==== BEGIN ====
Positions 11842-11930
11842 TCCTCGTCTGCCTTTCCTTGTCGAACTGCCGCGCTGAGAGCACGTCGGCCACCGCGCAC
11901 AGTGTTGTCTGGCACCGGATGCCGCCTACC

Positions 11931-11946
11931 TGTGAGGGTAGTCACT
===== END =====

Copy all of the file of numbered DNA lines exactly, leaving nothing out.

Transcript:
Positions 11842-11930
11842 TCCTCGTCTGCCTTTCCTTGTCGAACTGCCGCGCTGAGAGCACGTCGGCCACCGCGCAC
11901 AGTGTTGTCTGGCACCGGATGCCGCCTACC

Positions 11931-11946
11931 TGTGAGGGTAGTCACT